Title

An Examination of Educators' Attitudes Toward Inclusion

Campus

Gainesville

Publication date

10-2016

Publisher

Online Journal of New Horizons in Education

Book or Journal Information

Vol 6, no. 4

Keywords

attitude, inclusion, special education, experience, training, Principals and Inclusion Survey

Abstract

:Educators responded to the Principals and Inclusion Survey, measuring the experiences, training, attitudes of educators toward inclusion, and beliefs about the most appropriate placement of students with disabilities. Results revealed that the educators held a positive view of the inclusion model. However, the educators did not believe that general education should be modified to meet the needs of all students. The educators indicated that they believed that most of their students with disabilities could be served appropriately from regular classroom instruction and the resource room. The more positive the educators’ inclusive attitude was, the less restrictive the learning environment was seen as most appropriate for specific learning disabilities, EBD, speech/language impairment, and autism/pervasive development disorder. Significant correlations were found between their attitude toward inclusion and the number of special education training courses taken, formal field-based training, and number of years of full-time special education teaching experience.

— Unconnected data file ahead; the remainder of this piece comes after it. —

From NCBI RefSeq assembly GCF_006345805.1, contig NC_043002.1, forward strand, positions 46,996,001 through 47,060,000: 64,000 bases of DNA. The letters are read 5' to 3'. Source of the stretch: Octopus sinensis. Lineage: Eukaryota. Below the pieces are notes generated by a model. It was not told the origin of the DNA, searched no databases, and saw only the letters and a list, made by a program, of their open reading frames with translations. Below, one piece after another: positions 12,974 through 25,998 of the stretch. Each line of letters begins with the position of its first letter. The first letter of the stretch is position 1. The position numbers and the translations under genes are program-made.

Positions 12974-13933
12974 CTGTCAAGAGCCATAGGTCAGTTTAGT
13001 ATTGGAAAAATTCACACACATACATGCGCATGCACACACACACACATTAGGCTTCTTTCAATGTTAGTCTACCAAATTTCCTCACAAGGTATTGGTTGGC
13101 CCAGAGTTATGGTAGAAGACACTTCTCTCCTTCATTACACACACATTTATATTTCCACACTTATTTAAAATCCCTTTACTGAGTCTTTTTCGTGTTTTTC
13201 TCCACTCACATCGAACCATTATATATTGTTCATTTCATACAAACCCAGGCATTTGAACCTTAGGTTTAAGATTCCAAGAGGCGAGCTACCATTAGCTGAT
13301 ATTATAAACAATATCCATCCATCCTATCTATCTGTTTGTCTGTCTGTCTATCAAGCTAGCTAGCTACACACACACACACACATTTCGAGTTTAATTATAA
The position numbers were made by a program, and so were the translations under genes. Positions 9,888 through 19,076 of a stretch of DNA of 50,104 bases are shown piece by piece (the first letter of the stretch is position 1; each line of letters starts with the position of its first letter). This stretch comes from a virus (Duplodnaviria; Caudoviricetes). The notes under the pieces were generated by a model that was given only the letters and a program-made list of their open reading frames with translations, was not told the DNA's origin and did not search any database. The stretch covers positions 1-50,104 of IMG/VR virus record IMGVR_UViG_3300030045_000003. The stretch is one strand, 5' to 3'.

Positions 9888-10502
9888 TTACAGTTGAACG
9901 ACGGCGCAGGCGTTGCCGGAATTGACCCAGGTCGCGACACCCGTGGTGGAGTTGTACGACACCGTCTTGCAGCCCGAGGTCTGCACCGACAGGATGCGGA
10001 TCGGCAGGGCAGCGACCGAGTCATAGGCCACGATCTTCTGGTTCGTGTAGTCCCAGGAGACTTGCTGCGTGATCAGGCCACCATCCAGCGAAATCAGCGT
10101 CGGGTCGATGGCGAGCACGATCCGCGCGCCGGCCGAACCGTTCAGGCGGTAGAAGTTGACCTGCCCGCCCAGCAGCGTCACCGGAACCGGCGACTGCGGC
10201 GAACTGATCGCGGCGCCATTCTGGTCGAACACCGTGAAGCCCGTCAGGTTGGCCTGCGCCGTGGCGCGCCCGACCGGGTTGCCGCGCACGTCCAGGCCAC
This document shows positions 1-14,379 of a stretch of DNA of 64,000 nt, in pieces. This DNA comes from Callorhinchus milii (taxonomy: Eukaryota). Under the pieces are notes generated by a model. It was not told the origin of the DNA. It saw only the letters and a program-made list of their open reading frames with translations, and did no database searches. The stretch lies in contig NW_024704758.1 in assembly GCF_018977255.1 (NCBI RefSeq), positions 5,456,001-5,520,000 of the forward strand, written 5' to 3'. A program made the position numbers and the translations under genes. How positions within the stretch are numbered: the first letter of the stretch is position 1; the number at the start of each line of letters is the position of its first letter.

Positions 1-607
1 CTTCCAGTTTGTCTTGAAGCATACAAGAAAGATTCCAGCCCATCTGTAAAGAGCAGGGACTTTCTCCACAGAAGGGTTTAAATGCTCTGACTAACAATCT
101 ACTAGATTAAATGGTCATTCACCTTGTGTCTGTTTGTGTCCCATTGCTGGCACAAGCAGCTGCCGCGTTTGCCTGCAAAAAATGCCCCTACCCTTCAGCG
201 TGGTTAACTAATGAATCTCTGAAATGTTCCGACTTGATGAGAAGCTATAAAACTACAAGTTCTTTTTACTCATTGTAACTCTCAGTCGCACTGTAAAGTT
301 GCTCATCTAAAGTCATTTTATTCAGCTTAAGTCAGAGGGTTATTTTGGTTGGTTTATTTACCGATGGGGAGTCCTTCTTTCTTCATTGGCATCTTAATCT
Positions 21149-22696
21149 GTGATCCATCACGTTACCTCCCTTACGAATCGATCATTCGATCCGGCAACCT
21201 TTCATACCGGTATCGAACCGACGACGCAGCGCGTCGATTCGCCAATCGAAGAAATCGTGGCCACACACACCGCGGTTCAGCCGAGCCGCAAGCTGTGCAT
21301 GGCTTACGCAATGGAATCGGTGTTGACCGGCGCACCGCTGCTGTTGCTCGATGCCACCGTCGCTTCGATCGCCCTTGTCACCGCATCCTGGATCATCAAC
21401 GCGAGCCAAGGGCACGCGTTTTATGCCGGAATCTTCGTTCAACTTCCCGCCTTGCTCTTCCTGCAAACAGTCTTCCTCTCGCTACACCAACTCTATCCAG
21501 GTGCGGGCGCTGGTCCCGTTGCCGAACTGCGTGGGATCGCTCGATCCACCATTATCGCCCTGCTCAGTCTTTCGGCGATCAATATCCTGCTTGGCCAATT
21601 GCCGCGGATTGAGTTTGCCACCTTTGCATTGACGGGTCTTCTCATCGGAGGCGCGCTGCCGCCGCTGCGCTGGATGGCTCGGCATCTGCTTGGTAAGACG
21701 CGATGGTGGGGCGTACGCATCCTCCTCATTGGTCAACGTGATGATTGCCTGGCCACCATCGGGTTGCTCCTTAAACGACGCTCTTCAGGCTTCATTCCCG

Author Biography

Bobbie Neal is a public school teacher and graduate alumni at the University of North Georgia. Josh Cuevas is a professor and educational psychologist at the University of North Georgia

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An Examination of Educators' Attitudes Toward Inclusion

:Educators responded to the Principals and Inclusion Survey, measuring the experiences, training, attitudes of educators toward inclusion, and beliefs about the most appropriate placement of students with disabilities. Results revealed that the educators held a positive view of the inclusion model. However, the educators did not believe that general education should be modified to meet the needs of all students. The educators indicated that they believed that most of their students with disabilities could be served appropriately from regular classroom instruction and the resource room. The more positive the educators’ inclusive attitude was, the less restrictive the learning environment was seen as most appropriate for specific learning disabilities, EBD, speech/language impairment, and autism/pervasive development disorder. Significant correlations were found between their attitude toward inclusion and the number of special education training courses taken, formal field-based training, and number of years of full-time special education teaching experience.